Granularity and Context Awareness

PBAC excels in its ability to make context-aware decisions. Whether it’s distinguishing between access requests made from a secure office network versus a public Wi-Fi, or between regular working hours and unusual late-night requests, PBAC considers it all. This granularity ensures that access decisions are not just binary but are based on the comprehensive context surrounding the request.

Simplifying the Complex

While PBAC can handle complex policy definitions, it actually simplifies access management. Traditional systems might require defining and managing thousands of roles, leading to ‘role explosion’. In contrast, PBAC, with its dynamic policies, reduces the need for such extensive role definitions, making management more straightforward and more efficient.

Continuous Compliance and Audit

In an era where regulatory requirements are stringent, PBAC shines in ensuring compliance. Its detailed logging capabilities provide clear insights into who accessed what, when, and based on which policy. Such detailed audit trails not only help in regulatory compliance but also in internal reviews and investigations.

Insider Threats and Access Control

One of the considerable advantages of a policy-based approach is its nuanced understanding of risk. By considering the dynamic context of an access request, PBAC systems can respond to high-risk situations effectively. Helemski explained, “If the identity is trying to access from the office itself at 10:00 AM, that’s a low-risk access. But if they’re trying to access from a different country at 8:00 PM, that’s a high-risk access.”

Such a dynamic and granular approach is invaluable in managing insider threats, ensuring that risk metrics are continually updated and relevant.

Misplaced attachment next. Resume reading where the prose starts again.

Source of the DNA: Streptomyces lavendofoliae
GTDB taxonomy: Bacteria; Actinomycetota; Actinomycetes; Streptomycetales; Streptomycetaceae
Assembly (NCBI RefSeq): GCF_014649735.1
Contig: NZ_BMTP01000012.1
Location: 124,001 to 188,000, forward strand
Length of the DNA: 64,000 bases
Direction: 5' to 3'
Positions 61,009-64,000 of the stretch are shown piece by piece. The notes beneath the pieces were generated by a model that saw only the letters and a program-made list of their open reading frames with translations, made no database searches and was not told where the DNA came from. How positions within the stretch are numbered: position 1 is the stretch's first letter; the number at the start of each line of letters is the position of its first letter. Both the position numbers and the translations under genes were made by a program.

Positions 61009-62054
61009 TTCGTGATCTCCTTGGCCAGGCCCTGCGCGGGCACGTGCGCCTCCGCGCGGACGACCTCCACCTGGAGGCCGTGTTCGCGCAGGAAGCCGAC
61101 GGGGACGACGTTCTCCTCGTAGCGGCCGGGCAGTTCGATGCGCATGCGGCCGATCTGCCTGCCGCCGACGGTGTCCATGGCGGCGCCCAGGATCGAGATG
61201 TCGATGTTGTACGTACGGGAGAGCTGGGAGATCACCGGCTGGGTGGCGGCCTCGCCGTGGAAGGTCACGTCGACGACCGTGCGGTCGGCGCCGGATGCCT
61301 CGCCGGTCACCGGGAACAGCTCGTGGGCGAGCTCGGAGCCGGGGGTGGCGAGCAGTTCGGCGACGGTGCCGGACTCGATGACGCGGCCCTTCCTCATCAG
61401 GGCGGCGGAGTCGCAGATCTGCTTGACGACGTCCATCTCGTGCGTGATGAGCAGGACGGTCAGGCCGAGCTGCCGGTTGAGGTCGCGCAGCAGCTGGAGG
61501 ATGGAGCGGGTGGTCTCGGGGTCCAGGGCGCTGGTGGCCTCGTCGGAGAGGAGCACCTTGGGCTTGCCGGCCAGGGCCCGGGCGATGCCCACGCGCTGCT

PlainID and Zero Trust

The Zero Trust model posits that trust needs to be re-established at every point, from network access right down to data access. While many companies focus on network-based Zero Trust, PlainID believes in extending the model. “PlainID enables you to make those decisions dynamically and granularly. It does not end at the network. It continues all the way through applications, APIs, services, data and so on,” Helemski said, emphasizing the need for a comprehensive Zero Trust approach.

Recommendations for Organizations

For organizations seeking to enhance their security posture, Gal Helemski’s top three recommendations are:

  • Awareness of Visibility Gaps: Recognize that as digital space grows, there’s a pressing need to detect where digital identities are and their capabilities.
  • Provision of Tools: Equip application owners with the necessary tools to ensure consistent and secure authorization across the board.
  • Embrace the Zero Trust Program: Remember, Zero Trust is an ongoing journey. It’s essential to set clear foundations and objectives, gradually onboarding more applications to reduce overall risk.

Looking Ahead

As the digital landscape continues to evolve, the need for dynamic, context-aware access control mechanisms like PBAC becomes even more apparent. By focusing on policies rather than static roles, PBAC provides a forward-thinking approach to access control, ensuring that organizations remain secure in an ever-changing digital world.

For more information, visit


No posts to display